Typically, when thinking of private equity, slashed budgets and paused spending come to mind — whatever must be done to meet the five-year revenue goal. Thankfully, this isn’t always the case. Having a longer-term holding fund gives an organization time to assess its opportunities and make purposeful investments into growth-driving projects. Cutting costs as a quick way to boost bottom-line results can have negative implications on service efficacy, product delivery and the overall customer experience that may lower company value over time. By investing in its offering, an organization can make a commitment to its clients that their success is equally important. Growth matters, but collective growth matters more.

A Path To Bigger Growth Outcomes

Sure, some of the world’s biggest and most well-known companies are publicly traded. But what about the Deloittes, Enterprise Holdings and Meijers of the world? All three appear in the top 20 of Forbes’ 2020 list of America’s largest private companies. Going public is an expensive choice and can be worthwhile when the conditions are right. Taking a company public too early or at the wrong time, however, can be very costly. Some firms choose to remain private because of the many benefits of a private ownership structure and the cost to liquidity. There is no single method for greater growth, but having a private capital structure that allows for continued investments in capabilities that drive outsized results is a positive start.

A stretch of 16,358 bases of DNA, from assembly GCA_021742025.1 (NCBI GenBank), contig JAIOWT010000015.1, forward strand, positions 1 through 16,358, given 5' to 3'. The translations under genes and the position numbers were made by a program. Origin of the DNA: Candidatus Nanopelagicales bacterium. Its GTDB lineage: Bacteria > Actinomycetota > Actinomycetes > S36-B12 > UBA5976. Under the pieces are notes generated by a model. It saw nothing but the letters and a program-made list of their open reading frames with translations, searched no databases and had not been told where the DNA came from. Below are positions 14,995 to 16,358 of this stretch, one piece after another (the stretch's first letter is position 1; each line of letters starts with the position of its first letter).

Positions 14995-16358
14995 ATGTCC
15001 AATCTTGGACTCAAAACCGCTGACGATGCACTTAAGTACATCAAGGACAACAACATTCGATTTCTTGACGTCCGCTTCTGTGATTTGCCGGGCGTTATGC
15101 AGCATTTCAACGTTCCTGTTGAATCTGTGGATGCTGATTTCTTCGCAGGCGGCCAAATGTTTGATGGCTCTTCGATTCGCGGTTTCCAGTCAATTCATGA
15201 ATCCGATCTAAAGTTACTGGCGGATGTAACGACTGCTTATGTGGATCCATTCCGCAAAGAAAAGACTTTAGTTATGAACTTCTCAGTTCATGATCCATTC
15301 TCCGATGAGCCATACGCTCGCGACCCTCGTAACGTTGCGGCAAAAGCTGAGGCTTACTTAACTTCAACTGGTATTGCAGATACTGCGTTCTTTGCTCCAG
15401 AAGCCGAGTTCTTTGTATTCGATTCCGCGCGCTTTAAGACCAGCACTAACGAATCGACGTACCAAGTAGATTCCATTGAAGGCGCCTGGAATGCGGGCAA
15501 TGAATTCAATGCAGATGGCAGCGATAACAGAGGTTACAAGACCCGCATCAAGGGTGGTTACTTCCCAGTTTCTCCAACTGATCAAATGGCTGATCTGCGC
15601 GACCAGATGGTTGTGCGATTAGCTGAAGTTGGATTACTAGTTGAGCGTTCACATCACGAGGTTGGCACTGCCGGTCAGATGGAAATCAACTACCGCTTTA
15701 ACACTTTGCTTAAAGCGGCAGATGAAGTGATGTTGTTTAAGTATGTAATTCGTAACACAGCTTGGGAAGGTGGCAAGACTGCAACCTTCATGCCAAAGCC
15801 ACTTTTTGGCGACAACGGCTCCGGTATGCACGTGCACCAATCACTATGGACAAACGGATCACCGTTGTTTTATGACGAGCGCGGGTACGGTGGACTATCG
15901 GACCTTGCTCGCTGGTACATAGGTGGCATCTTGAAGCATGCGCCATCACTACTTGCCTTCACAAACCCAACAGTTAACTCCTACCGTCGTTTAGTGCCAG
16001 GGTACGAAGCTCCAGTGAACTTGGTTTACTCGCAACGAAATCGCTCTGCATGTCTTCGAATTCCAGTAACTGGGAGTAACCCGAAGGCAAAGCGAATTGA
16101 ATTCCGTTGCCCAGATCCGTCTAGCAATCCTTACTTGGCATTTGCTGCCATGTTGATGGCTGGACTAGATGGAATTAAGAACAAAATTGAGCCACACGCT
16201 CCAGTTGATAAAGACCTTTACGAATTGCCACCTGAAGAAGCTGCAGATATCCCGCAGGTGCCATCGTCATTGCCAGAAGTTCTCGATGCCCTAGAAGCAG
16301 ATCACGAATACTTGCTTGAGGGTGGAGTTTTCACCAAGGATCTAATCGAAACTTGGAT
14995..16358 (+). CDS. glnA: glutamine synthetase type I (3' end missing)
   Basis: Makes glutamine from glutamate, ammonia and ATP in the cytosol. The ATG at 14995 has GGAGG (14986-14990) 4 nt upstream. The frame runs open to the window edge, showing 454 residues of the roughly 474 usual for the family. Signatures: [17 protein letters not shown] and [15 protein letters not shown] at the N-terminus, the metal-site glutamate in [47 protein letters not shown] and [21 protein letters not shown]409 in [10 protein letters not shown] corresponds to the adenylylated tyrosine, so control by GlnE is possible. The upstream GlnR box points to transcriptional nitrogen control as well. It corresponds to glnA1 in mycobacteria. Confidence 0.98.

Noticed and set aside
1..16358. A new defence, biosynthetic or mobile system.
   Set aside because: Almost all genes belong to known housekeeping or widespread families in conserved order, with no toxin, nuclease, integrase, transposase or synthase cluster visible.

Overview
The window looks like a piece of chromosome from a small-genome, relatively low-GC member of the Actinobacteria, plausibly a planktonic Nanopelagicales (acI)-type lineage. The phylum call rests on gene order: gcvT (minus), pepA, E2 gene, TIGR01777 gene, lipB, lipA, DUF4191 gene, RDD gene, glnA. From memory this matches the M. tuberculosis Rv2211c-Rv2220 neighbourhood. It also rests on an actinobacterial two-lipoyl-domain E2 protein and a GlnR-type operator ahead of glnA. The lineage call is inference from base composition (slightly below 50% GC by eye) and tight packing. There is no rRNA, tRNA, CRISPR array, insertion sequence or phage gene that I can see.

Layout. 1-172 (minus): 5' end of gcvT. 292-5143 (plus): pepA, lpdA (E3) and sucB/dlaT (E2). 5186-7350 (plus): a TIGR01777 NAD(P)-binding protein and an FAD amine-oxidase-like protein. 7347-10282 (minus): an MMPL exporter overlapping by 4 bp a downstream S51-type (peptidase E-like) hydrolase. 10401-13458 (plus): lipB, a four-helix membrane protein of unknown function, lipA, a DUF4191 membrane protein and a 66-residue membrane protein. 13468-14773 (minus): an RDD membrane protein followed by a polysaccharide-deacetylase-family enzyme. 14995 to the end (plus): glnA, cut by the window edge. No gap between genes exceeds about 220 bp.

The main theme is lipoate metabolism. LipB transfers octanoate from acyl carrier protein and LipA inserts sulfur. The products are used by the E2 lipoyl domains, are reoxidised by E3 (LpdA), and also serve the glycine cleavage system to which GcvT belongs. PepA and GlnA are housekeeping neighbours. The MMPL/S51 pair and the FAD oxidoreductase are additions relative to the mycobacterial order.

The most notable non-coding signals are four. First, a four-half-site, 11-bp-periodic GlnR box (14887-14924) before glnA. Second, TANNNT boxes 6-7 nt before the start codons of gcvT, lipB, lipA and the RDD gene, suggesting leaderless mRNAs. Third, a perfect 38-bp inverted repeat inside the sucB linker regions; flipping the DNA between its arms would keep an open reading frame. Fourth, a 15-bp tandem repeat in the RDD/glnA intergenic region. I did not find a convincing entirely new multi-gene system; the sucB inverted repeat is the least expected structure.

Greater Flexibility In Hiring And Recruiting

For HR and recruitment professionals specifically, private ownership allows for the creation of bespoke custom offers that are relevant, focused and better targeted to the needs of the candidates. This flexibility, at times not available in public entities, allows companies to maximize an offer and get to candidate closure more effectively.

Private ownership also allows a more frictionless path to hiring a recruit. By having flexibility and creativity with a long-term lens on growth, private companies are not constrained by a one-size-fits-all approach that sometimes prevents public companies from being sufficiently nimble in the marketplace for top-quality talent.

In our financial advising firm’s experience, private ownership has a distinct and successful purpose and has proved to be the best path toward growth for advisors, their clients and the home office. For organizations of all kinds, the nimble capital structure and end-to-end stakeholder alignment afforded by private ownership allows for flexibility and continued innovation in support of clients’, customers’ and employees’ needs.

 

 


About Cetera Financial Group®

Cetera Financial Group (Cetera) is a leading financial advice firm. It empowers the delivery of an Advice-Centric Experience® to individuals, families and businesses across the country through independent financial advisors as well as trusted tax professionals and banks and credit unions. It’s headquartered at 200 N. Pacific Coast Highway, Suite 1200 El Segundo, CA 90245-5670.

Comprehensive services include: wealth management solutions, retirement plan solutions, advisory services, practice management support, innovative technology, marketing guidance, regulatory support, and market research.

"Cetera Financial Group" refers to the network of independent retail firms encompassing, among others, Cetera Advisors LLC, Cetera Advisor Networks LLC, Cetera Investment Services LLC (marketed as Cetera Financial Institutions or Cetera Investors), Cetera Financial Specialists LLC, and First Allied Securities, Inc. All firms are members FINRA / SIPC.

Individuals affiliated with Cetera firms are either Registered Representatives who offer only brokerage services and receive transaction-based compensation (commissions), Investment Adviser Representatives who offer only investment advisory services and receive fees based on assets, or both Registered Representatives and Investment Adviser Representatives, who can offer both types of services.